I'll keep you informed.

Mark Conroy.

author by Mark C - Teacherpublication date Fri Sep 23, 2005 00:25author email mark at markconroy dot netauthor address Fairgreen, Portlaoiseauthor phone 0873689507Report this post to the editors

I have just completed a meeting with senior members of management at Owenass Developments, in which both of us aired views. The meeting went very well and I am completely happy with the outcome of it. I have been guaranteed two things:

1) That all workers at Owenass Developments are being paid and will continue to be paid at least minimum wage. I am allowed to have this independently verified (and be at the independent verification process).

2) Workers who are working under sub-contractors who are contracted to Oweness Developments will be paid at least minimum wages. To ensure this, from now all all sub-contracting companies will have to sign a declaration that they will inturn pay their workers at least minimum wages.

It is my hope that the second guarantee might set a precedent in the industry.

Thanks to all for their support in this matter and thanks to Owenass Developments for their pro-active approach when the matter was brought to them.

Mark Conroy.

author by Prophet without honourpublication date Fri Sep 23, 2005 00:48author address author phone Report this post to the editors

Once ye slavered under the yoke of the British landlords.

Then ye kicked them out and were subjugated by the Roman clerical aristocracy.

Now ye've toppled them from their pedestals and have entered a new era of bondage to the High Priests of Mammon and their acolytes.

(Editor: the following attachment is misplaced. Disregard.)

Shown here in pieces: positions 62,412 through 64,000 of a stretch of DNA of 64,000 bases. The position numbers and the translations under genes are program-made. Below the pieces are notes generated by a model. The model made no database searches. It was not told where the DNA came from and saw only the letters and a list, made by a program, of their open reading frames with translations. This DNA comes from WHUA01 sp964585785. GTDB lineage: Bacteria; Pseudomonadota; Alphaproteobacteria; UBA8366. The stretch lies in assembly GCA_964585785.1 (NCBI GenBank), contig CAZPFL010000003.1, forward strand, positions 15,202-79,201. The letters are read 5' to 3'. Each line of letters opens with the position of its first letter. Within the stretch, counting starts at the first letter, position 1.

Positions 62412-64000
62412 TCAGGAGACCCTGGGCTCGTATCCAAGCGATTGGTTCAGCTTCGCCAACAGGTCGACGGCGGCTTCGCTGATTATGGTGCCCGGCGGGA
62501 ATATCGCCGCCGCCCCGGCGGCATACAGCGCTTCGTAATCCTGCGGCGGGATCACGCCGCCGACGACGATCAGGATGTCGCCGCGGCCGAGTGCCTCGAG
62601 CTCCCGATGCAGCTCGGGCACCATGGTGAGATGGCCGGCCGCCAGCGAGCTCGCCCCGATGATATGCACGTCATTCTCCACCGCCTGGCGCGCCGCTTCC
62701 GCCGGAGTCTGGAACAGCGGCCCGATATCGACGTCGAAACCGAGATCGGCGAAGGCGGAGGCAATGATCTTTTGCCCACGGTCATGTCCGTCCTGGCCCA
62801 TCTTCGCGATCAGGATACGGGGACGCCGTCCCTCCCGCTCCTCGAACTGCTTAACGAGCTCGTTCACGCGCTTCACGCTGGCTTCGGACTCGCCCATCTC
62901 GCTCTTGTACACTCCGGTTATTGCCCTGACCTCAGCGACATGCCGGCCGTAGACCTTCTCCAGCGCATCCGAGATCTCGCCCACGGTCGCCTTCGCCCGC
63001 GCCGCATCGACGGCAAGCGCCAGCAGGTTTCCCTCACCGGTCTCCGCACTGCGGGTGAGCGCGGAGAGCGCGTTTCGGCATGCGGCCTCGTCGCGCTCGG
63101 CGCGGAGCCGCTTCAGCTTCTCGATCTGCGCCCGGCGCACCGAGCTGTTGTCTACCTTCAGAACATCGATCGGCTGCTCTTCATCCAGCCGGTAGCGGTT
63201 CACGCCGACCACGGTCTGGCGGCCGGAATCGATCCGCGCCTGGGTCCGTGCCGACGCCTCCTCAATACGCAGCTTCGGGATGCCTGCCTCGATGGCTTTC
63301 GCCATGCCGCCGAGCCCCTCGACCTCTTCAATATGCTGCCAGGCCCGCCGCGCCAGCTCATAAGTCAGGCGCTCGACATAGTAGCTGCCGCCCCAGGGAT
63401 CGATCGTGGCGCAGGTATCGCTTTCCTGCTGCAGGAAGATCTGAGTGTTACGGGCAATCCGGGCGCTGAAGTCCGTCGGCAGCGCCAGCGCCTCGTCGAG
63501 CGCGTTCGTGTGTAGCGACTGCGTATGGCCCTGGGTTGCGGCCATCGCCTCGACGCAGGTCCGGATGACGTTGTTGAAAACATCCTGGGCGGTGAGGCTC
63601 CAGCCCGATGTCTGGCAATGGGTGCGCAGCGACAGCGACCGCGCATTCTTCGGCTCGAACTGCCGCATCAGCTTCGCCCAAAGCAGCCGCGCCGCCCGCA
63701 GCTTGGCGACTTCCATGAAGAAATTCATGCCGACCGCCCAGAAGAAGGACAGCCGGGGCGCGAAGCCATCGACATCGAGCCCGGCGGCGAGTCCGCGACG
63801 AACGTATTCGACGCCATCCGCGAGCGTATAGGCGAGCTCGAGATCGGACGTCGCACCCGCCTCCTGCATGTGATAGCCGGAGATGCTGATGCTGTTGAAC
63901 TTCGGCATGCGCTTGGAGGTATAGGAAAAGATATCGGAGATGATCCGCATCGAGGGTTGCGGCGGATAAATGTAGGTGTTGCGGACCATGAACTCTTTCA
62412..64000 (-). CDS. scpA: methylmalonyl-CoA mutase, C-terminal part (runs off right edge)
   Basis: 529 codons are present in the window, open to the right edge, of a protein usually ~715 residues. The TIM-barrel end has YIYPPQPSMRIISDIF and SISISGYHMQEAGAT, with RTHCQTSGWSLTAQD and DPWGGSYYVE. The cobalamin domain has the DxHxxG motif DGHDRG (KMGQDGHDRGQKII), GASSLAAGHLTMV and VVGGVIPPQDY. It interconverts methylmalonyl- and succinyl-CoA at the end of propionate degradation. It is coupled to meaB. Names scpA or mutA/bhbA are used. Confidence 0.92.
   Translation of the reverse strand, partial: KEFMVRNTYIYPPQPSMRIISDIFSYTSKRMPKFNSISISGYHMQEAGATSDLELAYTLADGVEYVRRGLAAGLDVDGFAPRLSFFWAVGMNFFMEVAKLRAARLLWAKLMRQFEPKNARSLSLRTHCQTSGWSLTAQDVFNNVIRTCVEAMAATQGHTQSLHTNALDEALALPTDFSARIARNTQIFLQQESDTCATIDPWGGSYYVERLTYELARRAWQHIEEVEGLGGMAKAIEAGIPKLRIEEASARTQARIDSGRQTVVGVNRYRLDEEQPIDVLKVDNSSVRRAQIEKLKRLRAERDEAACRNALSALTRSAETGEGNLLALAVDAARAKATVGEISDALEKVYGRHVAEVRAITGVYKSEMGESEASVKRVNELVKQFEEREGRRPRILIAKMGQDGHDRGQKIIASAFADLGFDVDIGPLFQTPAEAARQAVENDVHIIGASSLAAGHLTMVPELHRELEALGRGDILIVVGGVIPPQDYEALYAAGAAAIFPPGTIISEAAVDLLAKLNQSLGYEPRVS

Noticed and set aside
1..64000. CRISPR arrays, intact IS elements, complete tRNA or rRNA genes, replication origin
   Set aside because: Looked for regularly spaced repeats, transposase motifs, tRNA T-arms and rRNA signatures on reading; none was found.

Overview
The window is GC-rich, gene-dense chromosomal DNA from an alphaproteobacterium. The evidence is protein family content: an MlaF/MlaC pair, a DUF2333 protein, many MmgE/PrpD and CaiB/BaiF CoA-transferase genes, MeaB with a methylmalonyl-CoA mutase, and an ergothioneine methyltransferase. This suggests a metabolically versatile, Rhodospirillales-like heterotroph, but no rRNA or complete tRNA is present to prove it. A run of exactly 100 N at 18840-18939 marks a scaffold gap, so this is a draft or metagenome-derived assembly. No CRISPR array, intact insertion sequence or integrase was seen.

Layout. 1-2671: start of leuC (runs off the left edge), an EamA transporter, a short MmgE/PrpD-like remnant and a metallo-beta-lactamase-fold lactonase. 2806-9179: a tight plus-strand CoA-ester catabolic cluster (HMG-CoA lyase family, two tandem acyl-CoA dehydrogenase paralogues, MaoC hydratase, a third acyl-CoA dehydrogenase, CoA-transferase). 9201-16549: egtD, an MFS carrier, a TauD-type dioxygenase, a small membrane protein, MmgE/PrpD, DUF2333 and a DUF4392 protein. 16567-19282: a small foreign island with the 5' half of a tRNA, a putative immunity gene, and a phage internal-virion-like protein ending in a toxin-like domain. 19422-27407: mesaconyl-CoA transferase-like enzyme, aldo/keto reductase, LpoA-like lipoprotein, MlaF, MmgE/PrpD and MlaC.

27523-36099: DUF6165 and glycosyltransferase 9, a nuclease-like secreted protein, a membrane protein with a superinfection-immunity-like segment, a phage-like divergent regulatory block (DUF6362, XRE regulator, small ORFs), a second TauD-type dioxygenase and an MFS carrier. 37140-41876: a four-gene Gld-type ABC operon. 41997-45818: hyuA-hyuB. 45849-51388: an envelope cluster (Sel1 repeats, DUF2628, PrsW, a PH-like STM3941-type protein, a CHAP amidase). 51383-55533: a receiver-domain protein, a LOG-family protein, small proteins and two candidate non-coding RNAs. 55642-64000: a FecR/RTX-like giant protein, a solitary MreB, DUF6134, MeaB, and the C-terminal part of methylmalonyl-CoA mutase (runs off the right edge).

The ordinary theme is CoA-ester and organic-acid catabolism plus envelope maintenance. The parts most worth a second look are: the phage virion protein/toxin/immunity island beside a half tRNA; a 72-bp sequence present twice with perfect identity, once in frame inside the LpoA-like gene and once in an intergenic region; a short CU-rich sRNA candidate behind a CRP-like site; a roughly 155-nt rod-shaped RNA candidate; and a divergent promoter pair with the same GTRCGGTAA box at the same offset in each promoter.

I wonder what ye'll get up to next ?

author by Mariepublication date Fri Sep 23, 2005 10:10author address author phone Report this post to the editors

Well done Mark! It's about time we started exposing this disgraceful exploitation of people coming here to work. It's even more annoying when you see the industries that are doing the exploiting, and especially when times have never been so good for those industries.
I have many friends from other countries that have come here to work and konw of their friends who have been exploited regarding their rights but to be honest, there is no simple way for them to redress this without losing their job, work permits and money they need to survive from month to month. There needs to be a radical overhaul in this area. Something like the consumers association/small claims court needs to be set up for migrant workers to ensure they aren't made more vulnerable by making a complaint about their employer.

author by Mark C - Teacherpublication date Fri Sep 23, 2005 11:46author email mark at markconroy dot netauthor address author phone 0873689507Report this post to the editors